advanced medical practices and equipment, however, hospital-associated infections (HAIs) have a tremendous impact to the healthcare system. According to Healthy People 2020, Healthcare-associated Infections (HAIs) are related to increasing cost of health care in the United States as well as mortality and morbidity. These types of infections are preventable. Indwelling catheters count for about 80% of urinary tract infections (CDC, 2013). As healthcare professionals and adhering to the principle of nonmaleficence, we are obligated to make efforts to implement strategies to avoid any risks to harm patients. Proper assessment of patients regarding indwelling catheter insertion need, maintenance and care requires the collaboration of the entire interdisciplinary team. Evidenced-based practices (EBPs) have found a relationship between chlorhexidine (CHG) wipes usage and CAUTI reduction. This project’s goal is to provide safe-centered patient care in prevention of CAUTI through utilizing CAUTI Surveillance Bundle and implementing new interventions such as daily Chlorohexidine Gluconate (CHG) bathing for patients with Foley catheter. The author of this proposal will be providing an in-depth investigation into the background problem, discussion of the implementation of CHG wipes instead of regular wipes for perineal care for CAUTI prevention, as well as presenting evidence-based research reviews that support the project and potential barriers to success.
Even though, measures to decrease the incidence of HAIs is the priority of many healthcare organizations, acute care facilities reported 54,500 cases of CAUTIs in the U.S in 2012, which represents a 3 percent fold increase from 2009 (Knudson, para. 1, 2014). Factors associated with the prevalence of CAUTIs is the inappropriate use of indwelling catheters, in addition to improper insertion techniques, and inadequate and poor catheter maintenance (Strouse, 2015). Preventing CAUTI by employing CHG wipes for perineal care has been proven to be effective. By using CHG wipes for perineal care the colonization of bacterial could be eliminated. One key reason for CAUTI is the overgrowth of bacteria that invade the lower urinary tract. CHG wipes have an antiseptic component that inhibits the growth of bacteria in the body (Flores-Mireles, Walker, Caparon, & Hultgren, 2015). The integration of best practices, patient involvement, and ongoing education and training for the nursing and medical staff in CAUTI prevention is imperative.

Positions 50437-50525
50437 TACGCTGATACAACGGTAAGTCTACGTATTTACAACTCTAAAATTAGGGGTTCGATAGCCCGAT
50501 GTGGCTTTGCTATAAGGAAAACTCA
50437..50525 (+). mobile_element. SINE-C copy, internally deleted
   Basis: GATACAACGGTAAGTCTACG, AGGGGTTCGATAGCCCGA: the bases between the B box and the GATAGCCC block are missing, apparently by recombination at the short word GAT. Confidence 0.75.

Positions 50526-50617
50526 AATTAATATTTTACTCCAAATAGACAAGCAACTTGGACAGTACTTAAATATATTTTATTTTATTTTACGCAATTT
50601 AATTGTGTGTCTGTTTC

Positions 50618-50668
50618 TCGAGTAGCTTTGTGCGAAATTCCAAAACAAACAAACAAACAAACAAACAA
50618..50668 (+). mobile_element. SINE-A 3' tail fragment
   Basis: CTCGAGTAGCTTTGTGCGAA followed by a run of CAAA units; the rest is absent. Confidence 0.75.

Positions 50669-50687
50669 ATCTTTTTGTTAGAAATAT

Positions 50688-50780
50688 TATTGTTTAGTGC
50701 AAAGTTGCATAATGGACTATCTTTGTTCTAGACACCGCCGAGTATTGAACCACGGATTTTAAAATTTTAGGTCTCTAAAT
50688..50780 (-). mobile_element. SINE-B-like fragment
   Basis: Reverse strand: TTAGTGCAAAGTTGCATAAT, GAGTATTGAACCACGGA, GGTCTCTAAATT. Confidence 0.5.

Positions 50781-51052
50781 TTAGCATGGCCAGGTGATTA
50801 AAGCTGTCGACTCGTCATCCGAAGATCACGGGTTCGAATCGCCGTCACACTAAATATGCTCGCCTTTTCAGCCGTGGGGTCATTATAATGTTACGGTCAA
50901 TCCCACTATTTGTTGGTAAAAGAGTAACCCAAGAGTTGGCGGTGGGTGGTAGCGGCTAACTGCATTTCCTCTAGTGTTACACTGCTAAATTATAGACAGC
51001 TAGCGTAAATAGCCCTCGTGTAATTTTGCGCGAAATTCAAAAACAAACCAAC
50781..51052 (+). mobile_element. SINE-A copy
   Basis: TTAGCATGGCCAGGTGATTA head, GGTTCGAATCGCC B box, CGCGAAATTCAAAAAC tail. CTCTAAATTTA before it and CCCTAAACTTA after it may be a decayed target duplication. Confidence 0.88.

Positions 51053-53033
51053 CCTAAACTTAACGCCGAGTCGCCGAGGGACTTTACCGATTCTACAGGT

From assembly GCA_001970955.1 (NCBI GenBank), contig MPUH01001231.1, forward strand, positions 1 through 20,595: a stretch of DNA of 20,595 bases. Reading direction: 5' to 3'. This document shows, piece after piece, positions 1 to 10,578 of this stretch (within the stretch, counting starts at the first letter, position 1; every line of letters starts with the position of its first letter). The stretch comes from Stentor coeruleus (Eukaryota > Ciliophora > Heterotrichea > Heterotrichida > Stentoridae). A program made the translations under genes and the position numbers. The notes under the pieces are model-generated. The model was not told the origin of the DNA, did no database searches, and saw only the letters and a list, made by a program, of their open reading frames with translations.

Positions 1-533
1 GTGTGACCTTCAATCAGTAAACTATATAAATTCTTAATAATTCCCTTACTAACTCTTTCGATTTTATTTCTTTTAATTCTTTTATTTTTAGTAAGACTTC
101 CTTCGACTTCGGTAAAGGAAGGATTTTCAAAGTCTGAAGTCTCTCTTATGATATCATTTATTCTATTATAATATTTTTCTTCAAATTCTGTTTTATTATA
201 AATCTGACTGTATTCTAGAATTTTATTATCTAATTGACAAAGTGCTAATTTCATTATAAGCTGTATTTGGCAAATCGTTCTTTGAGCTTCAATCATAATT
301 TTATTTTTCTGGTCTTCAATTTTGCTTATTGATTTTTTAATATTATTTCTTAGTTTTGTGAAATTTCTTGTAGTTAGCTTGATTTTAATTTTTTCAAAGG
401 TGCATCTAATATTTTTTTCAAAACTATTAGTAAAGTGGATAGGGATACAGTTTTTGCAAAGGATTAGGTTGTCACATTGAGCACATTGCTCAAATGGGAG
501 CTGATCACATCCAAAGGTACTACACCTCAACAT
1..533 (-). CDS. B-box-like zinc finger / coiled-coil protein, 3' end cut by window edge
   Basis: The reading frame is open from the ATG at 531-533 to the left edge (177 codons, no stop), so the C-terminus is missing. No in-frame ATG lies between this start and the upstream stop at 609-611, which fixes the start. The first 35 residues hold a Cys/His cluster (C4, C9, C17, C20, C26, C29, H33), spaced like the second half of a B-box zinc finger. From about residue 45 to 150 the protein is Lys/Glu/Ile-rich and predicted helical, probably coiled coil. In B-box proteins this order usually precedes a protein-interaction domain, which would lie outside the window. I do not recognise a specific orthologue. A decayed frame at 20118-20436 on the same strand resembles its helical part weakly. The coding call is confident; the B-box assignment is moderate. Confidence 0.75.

The problem at hand is the difficulty that this author’s facility is experiencing in reducing the rates of urinary tract infections (UTIs) despite the implementation of indwell-catheter care bundles. The most common and costly healthcare related infection that prolongs the length of
stay and comorbidity is catheter-associated urinary tract infections (CAUTI). Furthermore, it is
one of those conditions that the Center for Medicaid and Medicare Service (CMS) no longer
reimburses the extra cost of treatment if a patient develops it during hospitalization (CMS, 2012).
Regardless of how hard many organizations put energy to reduce CAUTIs; the U.S. Department
of Health and Human Services indicates CAUTIs rate has increased by 9% between 2010 and
2013 (AHRQ’s, 2008). With all the penalties from CMS and continued effort from hospitals to
implement the best practices to reduce CAUTIs, Foley catheter use and Catheter-associated
Urinary Tract Infections continue to grow (CDC, 2010). Improving the adherence to healthcare policies and procedures in order to help prevent CAUTI needs further revision (see Appendix A). The evidence-based proposal arose from the clinical question in relation to the use of CHG wipes in comparison to regular wipes to decrease bacterial colonization in the external catheter and thereby reducing the incidence of CAUTI. One of safety goals set forth by the Joint Commission, is the reduction in the incidence of CAUTI (The Joint Commission, 2015).